For many Australians, retirement means a change in their pace of life. This may come with the decision to downsize your home with the option of moving into a retirement or lifestyle village.
When looking at properties in these villages, there are a few main types of contracts you can choose from.
With a leasehold agreement you don’t actually own the property, but you sign a long-term lease (often set at 99 years). As well as rent payments, you normally have to pay maintenance costs for the upkeep of common areas.
When you want to move or end the lease, you’ll normally have two options. You might simply pay a fee to leave – sometimes a substantial amount – or you may have the right to sell your lease to another interested party.
Loan and licence arrangements
Although rare, you may find loan and licence arrangements made available to you through a not-for-profit organisation, often a religious body.
In these cases, you do not own the property, but you pay a contribution when you move into the property and you are granted a non-interest loan that you pay off while you live there.
Often there are other costs associated with living in this kind of agreement, which help with the upkeep of the grounds.
Strata or community schemes
With strata schemes, as well as buying a property directly from the owner, you also sign a contract with management. This agreement means you have to pay corporation fees as well as maintenance costs. Depending on the agreement, you may also have to share the proceeds of a sale.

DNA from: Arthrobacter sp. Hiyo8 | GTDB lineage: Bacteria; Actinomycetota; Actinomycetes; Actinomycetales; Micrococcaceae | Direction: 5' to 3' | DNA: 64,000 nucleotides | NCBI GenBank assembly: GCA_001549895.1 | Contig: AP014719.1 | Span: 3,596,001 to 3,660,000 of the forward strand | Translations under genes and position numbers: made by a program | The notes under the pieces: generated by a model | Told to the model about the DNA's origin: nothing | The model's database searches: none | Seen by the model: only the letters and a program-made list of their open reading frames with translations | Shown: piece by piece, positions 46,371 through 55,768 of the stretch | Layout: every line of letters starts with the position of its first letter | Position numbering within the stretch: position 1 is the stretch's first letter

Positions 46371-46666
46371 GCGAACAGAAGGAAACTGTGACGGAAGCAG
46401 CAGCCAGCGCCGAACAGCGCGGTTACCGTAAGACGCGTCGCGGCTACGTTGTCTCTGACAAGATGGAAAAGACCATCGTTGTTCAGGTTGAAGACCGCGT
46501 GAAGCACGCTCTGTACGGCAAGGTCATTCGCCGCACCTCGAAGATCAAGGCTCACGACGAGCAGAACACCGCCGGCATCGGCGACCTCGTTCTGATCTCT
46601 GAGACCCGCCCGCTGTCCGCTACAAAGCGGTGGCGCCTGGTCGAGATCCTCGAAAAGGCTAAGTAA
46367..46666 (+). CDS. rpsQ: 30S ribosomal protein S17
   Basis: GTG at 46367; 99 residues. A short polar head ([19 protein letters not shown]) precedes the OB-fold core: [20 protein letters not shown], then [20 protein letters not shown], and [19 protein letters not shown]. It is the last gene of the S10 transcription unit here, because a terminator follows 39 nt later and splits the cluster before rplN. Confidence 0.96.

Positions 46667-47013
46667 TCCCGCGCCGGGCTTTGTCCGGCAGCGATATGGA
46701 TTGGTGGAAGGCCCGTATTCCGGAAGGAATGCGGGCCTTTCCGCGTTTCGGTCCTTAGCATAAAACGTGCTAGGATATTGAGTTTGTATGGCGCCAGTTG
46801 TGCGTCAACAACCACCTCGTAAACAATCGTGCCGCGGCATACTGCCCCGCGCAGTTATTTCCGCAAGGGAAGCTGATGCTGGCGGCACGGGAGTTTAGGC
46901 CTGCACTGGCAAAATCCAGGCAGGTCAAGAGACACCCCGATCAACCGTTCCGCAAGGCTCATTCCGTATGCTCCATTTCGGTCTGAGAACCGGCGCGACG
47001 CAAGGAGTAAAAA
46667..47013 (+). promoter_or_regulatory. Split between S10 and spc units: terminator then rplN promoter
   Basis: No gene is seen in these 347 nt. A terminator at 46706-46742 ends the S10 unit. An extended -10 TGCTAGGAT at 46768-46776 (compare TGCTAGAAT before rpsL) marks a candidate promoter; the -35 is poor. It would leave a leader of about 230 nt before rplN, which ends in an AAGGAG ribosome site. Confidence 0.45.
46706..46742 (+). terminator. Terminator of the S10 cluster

When you’re in a strata agreement, there may also be restrictions on modifications you can make to your property. Although you own the property, you do not own the external walls, floor or roof. This means that the strata covers maintenance and repair, but you can’t make alterations to them.
There are two types of rental agreement available with retirement and lifestyle villages. One is simply that you pay rent to live in a property, much like you would through a real estate agency.
The other type is where you buy the home itself, but you pay rent on the land that it sits on. Other than the rent, there are normally no other fees – no administration or maintenance costs – which can be beneficial.
In most cases, villages that offer rental agreements still come with many of the benefits of other agreements, such as common areas, facilities (such as pools or BBQ areas) for use and garden maintenance.
When you sell your property, you can either use a real estate agent or the village management, and there are no deferred fees that bite into your profits.
Registered interest holders and non-registered interest holders
Everyone who lives in a lifestyle or retirement village is either a registered or non-registered interest holder.
Registered licence holders:
- Own a property (perhaps through a strata scheme)
- Own shares in a property
- Hold a long-term lease (more than 50 years, with certain requirements)
Non-registered licence holders:
- Rent a property
- Have a loan/licence agreement
- Hold a lease (less than 50 years)
The main differences are that registered licence holders tend to pay higher ongoing costs for their property, but they also have a larger degree of independence in how they can treat their property.
Find out more about downsizing
If you’re looking into your retirement options and you want to know more about the ins and outs of downsizing your home, download our free ebook Downsizing your home: selling and downsizing tips for seniors.